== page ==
A foolish person thinks “I already know that.” He keeps anything new from coming into his mind. A wise person thinks, “I don’t know the whole story.” She opens herself up to even greater wisdom. -Haemin Sunim Many times I... Continue Reading →
My favorite description of project-based learning comes from Heather Wolpert-Gawron’s elevator pitch in her article “What the Heck is Project-Based Learning?” “PBL is the act of learning through identifying a real-world problem and developing its solution. Kids show what they... Continue Reading →
Last Friday Mount Vernon Institute for Innovation, the research and design arm of Mount Vernon Presbyterian School, hosted Collider, an innovative professional learning event. To continue to further the mission and vision for our School, Blair Peterson (@eijunkie) and I... Continue Reading →
A Curiosity Expedition for Lower School Faculty at #MVPSchool (with images, tweets) · JimTiffinJr · Storify tags: #readworthy Posted from Diigo. The rest of my favorite links are here.
Learning Walks are powerful elements of professional learning where we learn from the experience, practice, and expertise of our colleagues. While spending 3-5 minutes in each classroom along the way, we can encounter best ideas, strategies, and inspiration from our peers to implement ourselves.
One of the keys to success as an educator is learning how to steal great ideas. The best way to steal great ideas is to go on on a learning walk. For the record, of course I am not talking about the unethical practice of taking from others. When you allow yourself time and the freedom to wander around the school and witness the works of others it can be an enlightening experience.
Yesterday I was given the opportunity to visit every K-4 classroom at MVPS with Nicole Martin. We held ourselves to a quick pace and caught a glimmer of each classroom. So this was not an in depth analysis of educational practice but it was very insightful. During one class we saw students working independently, exploring various way to learn and practice math. This reminded me that students need to have choice in how they learning. In…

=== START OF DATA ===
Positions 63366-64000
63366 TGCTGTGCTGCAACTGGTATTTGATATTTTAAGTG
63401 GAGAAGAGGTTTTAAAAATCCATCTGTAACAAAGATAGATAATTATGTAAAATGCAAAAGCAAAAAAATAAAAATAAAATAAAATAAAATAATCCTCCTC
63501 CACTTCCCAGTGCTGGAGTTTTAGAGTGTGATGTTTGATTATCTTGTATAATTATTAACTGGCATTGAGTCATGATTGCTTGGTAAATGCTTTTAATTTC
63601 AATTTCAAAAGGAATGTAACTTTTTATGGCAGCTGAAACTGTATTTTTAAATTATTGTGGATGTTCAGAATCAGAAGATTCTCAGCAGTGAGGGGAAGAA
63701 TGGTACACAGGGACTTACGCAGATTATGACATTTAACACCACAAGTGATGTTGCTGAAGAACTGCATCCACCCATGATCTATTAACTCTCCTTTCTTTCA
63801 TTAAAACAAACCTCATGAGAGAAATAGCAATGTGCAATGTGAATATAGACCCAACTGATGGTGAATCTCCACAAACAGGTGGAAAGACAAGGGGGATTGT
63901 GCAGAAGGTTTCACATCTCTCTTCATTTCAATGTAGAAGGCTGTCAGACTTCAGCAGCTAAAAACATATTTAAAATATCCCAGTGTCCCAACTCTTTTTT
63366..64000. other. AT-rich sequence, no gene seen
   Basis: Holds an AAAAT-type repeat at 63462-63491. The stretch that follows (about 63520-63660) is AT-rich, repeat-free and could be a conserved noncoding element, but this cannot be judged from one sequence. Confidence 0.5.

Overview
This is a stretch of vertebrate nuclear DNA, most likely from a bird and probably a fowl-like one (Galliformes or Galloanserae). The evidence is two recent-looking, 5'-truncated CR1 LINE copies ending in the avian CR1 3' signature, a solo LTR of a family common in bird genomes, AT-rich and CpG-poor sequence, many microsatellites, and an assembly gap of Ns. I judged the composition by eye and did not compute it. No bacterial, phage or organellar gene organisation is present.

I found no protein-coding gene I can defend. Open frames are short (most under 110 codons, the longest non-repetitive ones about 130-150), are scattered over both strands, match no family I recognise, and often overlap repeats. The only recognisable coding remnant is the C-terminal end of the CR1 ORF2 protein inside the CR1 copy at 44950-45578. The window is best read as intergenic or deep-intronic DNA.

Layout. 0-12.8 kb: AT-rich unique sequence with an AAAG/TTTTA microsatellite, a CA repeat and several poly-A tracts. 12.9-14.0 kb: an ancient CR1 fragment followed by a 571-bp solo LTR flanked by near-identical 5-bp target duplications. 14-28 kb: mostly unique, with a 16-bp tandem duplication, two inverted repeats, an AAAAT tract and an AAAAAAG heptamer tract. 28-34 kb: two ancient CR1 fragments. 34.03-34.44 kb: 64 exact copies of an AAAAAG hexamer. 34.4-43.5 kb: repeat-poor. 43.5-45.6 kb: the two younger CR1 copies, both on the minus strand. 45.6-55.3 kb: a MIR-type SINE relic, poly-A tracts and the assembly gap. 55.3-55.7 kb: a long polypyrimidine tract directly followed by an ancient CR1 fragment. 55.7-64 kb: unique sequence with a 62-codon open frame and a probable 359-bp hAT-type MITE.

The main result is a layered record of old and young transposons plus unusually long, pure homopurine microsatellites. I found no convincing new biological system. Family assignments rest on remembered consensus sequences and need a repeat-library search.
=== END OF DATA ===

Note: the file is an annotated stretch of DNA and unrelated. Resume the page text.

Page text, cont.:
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How Can We Teach Math To Encourage ‘Patient Problem Solving’? | MindShift | KQED News tags: #readworthy Posted from Diigo. The rest of my favorite links are here.
This is a #mustread on student questioning.
I seem to write a lot about questions. The more I look into them, the more I see the massive potential they have to revolutionize the way we teach and the way students learn.
In preparing to share some ideas on questions at our faculty meeting, I came across an article about questions. The article reflected on the results of a study in which they found that mothers are the people in the world who are asked the most questions each day. And that the most inquisitive of question askers are four year old girls, who seek answers to an incredible 390 questions per day – averaging a question every 1 minute 56 seconds of their waking day.
I began the meeting by sharing the five most difficult questions kids ask – an interesting mix of curiosities (check out the presentation to see them).
All this was to lead into…
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Last week I spent a day shadowing students through their day to experience a true day in the life of a fourth grader. While there were many exceptional learning experiences, one that was eye-opening for me occurred during an iDesign DEEP discovery phase,... Continue Reading →